As a corn crop progresses toward physiological maturity, the leaves naturally begin to senesce (die). The timing and pattern of leaf senescence are genetically regulated but are also influenced by environmental triggers, including severe photosynthetic stress.
In years where much of the grain fill period is characterized by severe drought and/or heat stress, the onset of leaf senescence can occur earlier than expected prior to kernel black layer. Not only do leaves begin to die sooner than expected, but the pattern of leaf senescence sometimes changes also.
The pattern of leaf senescence that many of us remember, perhaps wrongly, is one where leaf death begins at the bottom of the plants and slowly moves up toward the upper leaves.
However, particularly in years with late-season stress, leaf senescence often progresses from both the bottom and the top of the plant, with green leaves remaining in the middle of the plants for some time until complete leaf senescence occurs.
In fields where the upper leaves begin to die before those in the central part of the plant, the effect can cause an unusual golden "glow" in the upper canopy against the morning or evening sun.
Interestingly, the pattern of simultaneous upper and lower leaf senescence may not be that unusual from a physiological perspective. Canadian researchers (Tollenaar & Daynard, 1978) documented this same pattern of senescence among ten adapted dent corn hybrids in trials conducted in the mid-1970's.
Furthermore, a faster rate of leaf senescence during one of the years of the study was attributed to a warmer, drier weather pattern during the grain fill period that accelerated the rate of grain filling (sound familiar in 2011?). More recent research (Valentinuz & Tollenaar, 2004) suggested that this pattern was also evident in good grain yield growing conditions.
For many Indiana cornfields in 2011, the top-bottom pattern seems to have occurred most frequently in fields experiencing moderate to severe drought stress throughout the grain fill period. This "natural" pattern of upper leaf senescence usually affects all plants within a field or within areas of fields and perhaps distinguishes it from the more random plant pattern typical of leaf diseases like anthracnose or insect damage like European corn borer.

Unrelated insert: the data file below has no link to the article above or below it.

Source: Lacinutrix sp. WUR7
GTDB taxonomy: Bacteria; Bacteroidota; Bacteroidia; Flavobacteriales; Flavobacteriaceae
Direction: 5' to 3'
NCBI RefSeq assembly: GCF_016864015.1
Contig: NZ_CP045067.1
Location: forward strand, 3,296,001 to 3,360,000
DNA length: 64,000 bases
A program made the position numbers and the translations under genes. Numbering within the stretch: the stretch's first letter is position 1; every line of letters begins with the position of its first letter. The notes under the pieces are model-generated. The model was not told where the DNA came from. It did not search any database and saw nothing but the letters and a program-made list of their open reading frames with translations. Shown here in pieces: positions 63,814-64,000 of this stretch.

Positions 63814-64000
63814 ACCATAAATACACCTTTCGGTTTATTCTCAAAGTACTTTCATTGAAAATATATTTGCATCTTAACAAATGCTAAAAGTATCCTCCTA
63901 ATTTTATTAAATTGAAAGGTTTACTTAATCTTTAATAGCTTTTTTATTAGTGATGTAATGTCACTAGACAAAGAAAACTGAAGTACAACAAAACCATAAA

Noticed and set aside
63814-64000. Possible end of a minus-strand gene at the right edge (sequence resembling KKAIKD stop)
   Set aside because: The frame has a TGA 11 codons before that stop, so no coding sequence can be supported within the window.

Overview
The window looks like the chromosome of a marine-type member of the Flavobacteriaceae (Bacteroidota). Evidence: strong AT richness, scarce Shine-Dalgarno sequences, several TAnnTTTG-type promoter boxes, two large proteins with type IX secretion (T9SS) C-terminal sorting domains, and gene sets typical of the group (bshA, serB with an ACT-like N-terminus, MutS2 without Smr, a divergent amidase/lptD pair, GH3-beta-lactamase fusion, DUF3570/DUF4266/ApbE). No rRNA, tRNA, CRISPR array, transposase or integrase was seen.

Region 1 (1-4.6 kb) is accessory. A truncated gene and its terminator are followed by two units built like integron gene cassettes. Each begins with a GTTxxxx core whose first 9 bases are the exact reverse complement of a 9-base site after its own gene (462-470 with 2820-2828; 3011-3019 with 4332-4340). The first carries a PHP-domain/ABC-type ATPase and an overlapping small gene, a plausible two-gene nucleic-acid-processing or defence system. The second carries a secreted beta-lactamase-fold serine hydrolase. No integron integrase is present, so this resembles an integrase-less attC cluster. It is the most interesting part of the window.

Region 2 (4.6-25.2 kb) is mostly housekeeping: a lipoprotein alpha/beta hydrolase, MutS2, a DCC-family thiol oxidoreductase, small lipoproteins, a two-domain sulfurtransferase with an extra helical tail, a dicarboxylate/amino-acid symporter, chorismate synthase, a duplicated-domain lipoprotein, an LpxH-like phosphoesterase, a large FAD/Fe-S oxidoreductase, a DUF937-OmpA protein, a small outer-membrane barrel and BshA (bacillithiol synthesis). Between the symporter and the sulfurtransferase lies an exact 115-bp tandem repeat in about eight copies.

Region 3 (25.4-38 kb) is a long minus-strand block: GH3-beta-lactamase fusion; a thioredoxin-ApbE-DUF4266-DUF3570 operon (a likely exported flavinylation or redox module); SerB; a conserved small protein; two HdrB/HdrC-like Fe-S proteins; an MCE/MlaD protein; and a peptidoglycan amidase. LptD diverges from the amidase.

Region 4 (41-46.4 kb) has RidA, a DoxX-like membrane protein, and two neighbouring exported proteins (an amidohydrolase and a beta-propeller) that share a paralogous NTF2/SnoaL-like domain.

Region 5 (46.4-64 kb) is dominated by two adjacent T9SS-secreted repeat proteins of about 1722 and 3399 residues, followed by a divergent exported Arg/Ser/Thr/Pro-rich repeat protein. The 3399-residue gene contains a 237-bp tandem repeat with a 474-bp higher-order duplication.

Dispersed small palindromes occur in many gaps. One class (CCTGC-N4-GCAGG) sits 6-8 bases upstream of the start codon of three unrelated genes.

Death of top leaves may occur from one or more of several factors and may be partially distinguished by whether all plants are affected or only random plants throughout a field. The ultimate effect on grain yield obviously depends on how early in the grain-filling period the death of the upper leaves occurs.
Death of top leaves can occur throughout the year as a direct result of a combination of excessive heat and drought stress as plants struggle to maintain leaf health during periods of soil moisture deficits and high transpiration before or during the grain fill period. Such leaf death is usually preceded by a gray-green color and wilting of the upper leaves.
This drought-related pattern of upper leaf senescence also often affects all plants within severely drought-stressed areas of affected fields. In 2011, upper leaf death in response to heat + dryness occurred in some late-planted fields before they even reached the pollination stage.
Death of top leaves can also be the result of European corn borer (ECB) or Southwestern corn borer (SWCB) tunneling damage to the upper stalk itself or girdling of the leaf sheath attachments at the stalk nodes. Such insect-related patterns of upper leaf senescence usually occur more randomly from plant to plant rather than affecting all plants within a field or area of field.
This cause of damage to the upper canopy is less common today than 20 years ago because of the wide-spread adoption of Bt-corn borer trait hybrids, but can obviously still occur in fields planted to non-Bt trait hybrids.
Finally, death of upper leaves and stalks can be the result of infection by anthracnose (Lipp & Mills, 2001; Robertson, 2007). One of the distinguishing symptoms of anthracnose "die-back" or "top-kill" is the presence of black lesions visible on the outer stalk tissue behind the leaf sheaths (Robertson, 2007).
This fungal disease can be particularly damaging if it significantly shortens the grain-filling period resulting in premature kernel black layer development . Such disease-related patterns of upper leaf senescence usually occur more randomly from plant to plant rather than affecting all plants within a field or area of field.